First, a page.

The judgment, dated October 3, 2019, discusses the interpretation of article 13, part B, letter d), point 3, of the former Sixth VAT Directive, in relation to the exemption of operations related to deposits of funds, checking accounts, payments, drafts, checks and other commercial effects, with the exception of credit collection. In particular, the main proceedings examine whether the services provided can be considered as a payment operation, exempt from VAT, or not.

In this case it is a company that provided to its client, a financial entity, services related to the management of ATMs. The scope of the service included the installation in the ATMs of a computer equipment and software necessary for its operation, the transport of bills and the supply into the ATMs. Cardpoint (litigation company) verified the bank card details and requested the bank’s approval of the operation, who was in charge of sending the corresponding authorization or denial of cash. Considering the company that these services were exempt from VAT as a payment operation, it submitted a rectifying VAT return, but the claim was denied by the Tax Authorities. The referring Court questions whether the mentioned services should be classified as technical and administrative, in which case they would not be within the concept of “transactions related to payments”, taking into account that the Company did not execute the operation, until the authorization was received.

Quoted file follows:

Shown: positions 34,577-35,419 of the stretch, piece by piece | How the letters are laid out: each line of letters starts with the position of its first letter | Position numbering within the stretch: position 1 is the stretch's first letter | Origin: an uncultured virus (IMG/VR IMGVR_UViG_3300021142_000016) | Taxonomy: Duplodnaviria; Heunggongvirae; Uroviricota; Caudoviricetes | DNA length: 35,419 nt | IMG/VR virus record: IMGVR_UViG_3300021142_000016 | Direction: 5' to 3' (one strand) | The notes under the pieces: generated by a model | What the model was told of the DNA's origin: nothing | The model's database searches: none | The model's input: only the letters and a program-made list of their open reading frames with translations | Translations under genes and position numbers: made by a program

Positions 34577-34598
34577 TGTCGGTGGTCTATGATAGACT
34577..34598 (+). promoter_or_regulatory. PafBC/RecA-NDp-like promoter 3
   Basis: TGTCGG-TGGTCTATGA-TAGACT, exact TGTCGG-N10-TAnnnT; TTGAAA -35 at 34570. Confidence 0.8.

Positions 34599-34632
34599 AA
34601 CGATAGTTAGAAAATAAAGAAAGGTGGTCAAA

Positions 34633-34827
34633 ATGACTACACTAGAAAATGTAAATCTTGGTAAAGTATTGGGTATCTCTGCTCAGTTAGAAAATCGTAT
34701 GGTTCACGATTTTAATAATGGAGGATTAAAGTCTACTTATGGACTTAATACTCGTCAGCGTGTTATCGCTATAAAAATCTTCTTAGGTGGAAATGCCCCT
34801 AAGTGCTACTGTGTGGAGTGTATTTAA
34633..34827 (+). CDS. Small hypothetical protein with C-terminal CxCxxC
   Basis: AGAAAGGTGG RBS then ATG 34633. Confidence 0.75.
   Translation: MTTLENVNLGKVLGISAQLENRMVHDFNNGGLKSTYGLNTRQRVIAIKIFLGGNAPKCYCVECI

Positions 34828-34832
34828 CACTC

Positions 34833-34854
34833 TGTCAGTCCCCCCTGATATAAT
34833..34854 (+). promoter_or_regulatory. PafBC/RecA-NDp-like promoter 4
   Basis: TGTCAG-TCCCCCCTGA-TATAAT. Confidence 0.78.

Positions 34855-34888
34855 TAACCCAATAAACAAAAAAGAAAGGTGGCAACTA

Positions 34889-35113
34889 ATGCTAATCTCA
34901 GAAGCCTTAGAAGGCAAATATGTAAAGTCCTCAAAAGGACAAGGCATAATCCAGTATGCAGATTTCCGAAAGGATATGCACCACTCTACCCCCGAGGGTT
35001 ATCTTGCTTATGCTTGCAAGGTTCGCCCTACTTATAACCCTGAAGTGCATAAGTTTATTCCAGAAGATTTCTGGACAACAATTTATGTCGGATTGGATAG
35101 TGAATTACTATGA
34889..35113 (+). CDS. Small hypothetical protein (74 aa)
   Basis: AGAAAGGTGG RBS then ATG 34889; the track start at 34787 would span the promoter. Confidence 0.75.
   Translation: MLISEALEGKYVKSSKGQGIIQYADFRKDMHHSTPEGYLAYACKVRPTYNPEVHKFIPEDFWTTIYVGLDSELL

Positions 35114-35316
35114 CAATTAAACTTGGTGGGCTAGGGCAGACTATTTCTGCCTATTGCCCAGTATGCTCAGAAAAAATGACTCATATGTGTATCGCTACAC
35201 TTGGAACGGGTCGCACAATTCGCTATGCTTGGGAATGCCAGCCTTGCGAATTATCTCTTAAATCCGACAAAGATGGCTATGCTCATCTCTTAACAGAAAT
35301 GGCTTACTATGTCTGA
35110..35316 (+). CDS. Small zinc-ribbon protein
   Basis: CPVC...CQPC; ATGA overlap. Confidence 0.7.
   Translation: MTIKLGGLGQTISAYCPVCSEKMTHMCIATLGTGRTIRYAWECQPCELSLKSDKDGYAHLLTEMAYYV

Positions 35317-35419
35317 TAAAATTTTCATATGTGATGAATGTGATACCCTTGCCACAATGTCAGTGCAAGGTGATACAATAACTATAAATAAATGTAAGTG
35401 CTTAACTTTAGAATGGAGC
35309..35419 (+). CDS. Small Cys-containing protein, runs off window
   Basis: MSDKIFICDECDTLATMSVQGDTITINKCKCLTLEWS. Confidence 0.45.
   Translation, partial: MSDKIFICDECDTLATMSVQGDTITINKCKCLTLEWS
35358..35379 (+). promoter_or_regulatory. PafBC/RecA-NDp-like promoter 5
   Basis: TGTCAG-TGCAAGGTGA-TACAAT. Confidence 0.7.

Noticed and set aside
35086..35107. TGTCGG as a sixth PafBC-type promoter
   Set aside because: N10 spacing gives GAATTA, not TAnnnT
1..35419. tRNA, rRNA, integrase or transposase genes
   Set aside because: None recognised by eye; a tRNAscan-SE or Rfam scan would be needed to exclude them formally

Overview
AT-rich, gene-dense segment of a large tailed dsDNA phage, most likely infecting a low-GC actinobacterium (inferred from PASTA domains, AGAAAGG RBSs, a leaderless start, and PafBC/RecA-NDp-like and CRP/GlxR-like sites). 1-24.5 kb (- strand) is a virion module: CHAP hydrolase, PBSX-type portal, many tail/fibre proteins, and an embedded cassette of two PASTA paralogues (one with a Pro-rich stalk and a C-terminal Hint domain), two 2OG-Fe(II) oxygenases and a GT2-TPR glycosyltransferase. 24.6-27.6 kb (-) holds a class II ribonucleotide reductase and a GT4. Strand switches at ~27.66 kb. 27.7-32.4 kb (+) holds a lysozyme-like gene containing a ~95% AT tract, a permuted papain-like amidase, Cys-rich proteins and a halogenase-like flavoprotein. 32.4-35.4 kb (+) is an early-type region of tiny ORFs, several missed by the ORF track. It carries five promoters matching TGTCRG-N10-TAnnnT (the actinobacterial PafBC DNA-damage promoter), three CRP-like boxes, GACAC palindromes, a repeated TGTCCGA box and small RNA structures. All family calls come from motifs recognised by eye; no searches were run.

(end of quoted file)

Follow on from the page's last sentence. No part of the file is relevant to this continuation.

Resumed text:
The ECJ considers the withdrawal of cash from an ATM as a payment service and in order to be qualified as operations related to payments under Article 13 of the Sixth Directive, they must form a differentiated set, which is intended to fulfil the specific and essential functions of a payment and, therefore, that it has the effect of transmitting the funds and implying legal and financial modifications, so this VAT exempt service must be distinguished from the realization of a mere material or technical benefit. In addition, it considers that the functional aspects are decisive in determining whether the operation refers to payments within the meaning of article 13 and the criterion lies in determining whether the operation transmits, in an effective or potential way, the ownership of the funds of which it treats, or has the effect of fulfilling the specific and essential functions of that type of transfer.

Taking into account this criterion, the Court considers that the services provided by Cardpoint cannot be considered as transactions related to payments, exempt from VAT, given that the company did not carry out the charges in the bank accounts, but just delivered the money withdrawn from the ATMs. Therefore, these services are not a transfer of funds or imply a legal and financial modification. The delivery of the bills does not constitute a transfer of ownership of Cardpoint to the ATM’s user.

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